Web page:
mediator

Chaos

Chaos

Every day the news or the Facebook feed shows some fresh angle on the craziness.  Devious legislative maneuvering, offshore money hoarding, oceans rising, earth eviscerating, and a full-house of presidential candidates duking it out while the Joker rewrites the rules, making himself a trump card in the game.  

I haven’t been around long enough to know whether the unique flavor of this craziness is stronger or more acidic than previous varieties, but it certainly feels unsettling.  

High Conflict Co-Parenting

High Conflict Co-Parenting

Most parents commit to working together on their children’s behalf after their romantic relationship ends but occasionally separated parents remain in conflict for a  long time.  For whatever reason, these couples can’t get past their differences to build a healthy parenting relationship. 

Start with a Mediator, Round 2

Start with a mediator.  This is becoming my mantra.  As a custody mediator for the state, I continually meet divorcing couples engaged in nasty legal disputes.  I’ve written previously  about how the legal system is poorly designed for affairs of the heart.  I now want to stress the destructive nature of that path.

Let’s take “Shelly” and “Justin”, who chose to settle their custody dispute through the courts.  Justin’s lawyer told him that he would almost certainly get shared custody because he’s a good dad and the judges in his district tend to rule this way.  Shelly’s lawyer told her she’s likely to get full custody because she has a laundry list on Justin complete with evidence (affairs, drinking while driving, fill in the blank). Their attorney’s begin the process of discovery and not only do Justin’s affairs and DUIs come out, but so does Shelly’s checkered past.  Instead of getting them closer to a resolution, the two dig their heels in further to prove their point and clear their good names.  This results in time in court airing that dirty laundry and further entrenching themselves in polarized positions.  In the end, the judge rules that the kids will be with Shelly primarily and with Justin every other weekend and Wednesday nights.  (Wednesday happens to be Justin’s poker night.)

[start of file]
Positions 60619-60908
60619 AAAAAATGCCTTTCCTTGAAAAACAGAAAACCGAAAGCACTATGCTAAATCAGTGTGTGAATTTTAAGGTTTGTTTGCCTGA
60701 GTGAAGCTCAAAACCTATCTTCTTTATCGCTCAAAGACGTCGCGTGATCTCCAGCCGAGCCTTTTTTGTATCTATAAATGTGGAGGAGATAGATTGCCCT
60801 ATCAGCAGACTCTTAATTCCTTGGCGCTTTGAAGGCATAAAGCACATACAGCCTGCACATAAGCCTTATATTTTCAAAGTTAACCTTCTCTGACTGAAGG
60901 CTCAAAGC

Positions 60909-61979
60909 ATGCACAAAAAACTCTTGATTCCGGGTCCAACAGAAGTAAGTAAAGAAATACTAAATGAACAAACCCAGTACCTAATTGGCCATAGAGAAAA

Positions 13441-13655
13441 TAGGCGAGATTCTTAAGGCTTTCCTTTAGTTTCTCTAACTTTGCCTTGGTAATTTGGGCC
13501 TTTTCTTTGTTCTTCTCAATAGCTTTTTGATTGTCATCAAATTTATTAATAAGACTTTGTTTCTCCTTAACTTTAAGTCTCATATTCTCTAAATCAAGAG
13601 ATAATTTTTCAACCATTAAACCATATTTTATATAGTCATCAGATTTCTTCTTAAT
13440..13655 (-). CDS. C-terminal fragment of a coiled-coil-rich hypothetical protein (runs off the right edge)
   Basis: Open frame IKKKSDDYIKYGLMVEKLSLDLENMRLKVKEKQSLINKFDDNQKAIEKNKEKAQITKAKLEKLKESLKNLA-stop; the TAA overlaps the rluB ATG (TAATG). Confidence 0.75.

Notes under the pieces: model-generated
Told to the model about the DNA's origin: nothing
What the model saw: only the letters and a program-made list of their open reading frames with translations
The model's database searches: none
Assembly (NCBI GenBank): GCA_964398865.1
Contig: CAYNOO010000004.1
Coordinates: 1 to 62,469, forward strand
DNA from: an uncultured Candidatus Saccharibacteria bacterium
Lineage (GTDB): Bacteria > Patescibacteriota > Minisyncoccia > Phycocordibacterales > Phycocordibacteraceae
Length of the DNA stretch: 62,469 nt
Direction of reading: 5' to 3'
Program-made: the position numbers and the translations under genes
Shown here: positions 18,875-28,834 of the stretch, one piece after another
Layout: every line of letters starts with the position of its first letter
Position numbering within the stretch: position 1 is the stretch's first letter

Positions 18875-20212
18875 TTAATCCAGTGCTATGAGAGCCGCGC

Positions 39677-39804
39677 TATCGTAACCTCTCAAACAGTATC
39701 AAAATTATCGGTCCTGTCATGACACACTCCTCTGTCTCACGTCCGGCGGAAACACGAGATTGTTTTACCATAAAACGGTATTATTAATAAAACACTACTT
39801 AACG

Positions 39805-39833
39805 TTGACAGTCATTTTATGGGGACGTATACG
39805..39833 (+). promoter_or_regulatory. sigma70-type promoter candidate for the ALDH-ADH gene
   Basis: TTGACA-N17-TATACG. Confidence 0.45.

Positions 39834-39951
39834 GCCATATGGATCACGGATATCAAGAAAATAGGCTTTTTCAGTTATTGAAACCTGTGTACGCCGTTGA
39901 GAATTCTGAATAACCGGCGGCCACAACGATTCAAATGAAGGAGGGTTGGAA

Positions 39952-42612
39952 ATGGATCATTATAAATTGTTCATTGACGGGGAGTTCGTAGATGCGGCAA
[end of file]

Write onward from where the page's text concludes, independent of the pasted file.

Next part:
Not only have these two lost a great deal of time and money in this process, they decimated their relationship with this scorched earth approach.  Now they need to go on to raise their children together.  Their oldest daughter is choosing which high school program to enter and the younger son is struggling with a learning disability.  The parents need to weigh in on these matters but they can’t exchange civil emails.  As a result, the children receive contradictory advice and feel caught in the middle. 

All too often, mediation is offered near the end of this process when the damage is well under way but court is imminent.  At that point, too much water has passed under the bridge.  I encourage divorcing couples to begin their process with a mediator.  Once an agreement is crafted, consult with an attorney to make sure it’s fair or fair enough.  In terms of co-parenting relationships, the stakes are high.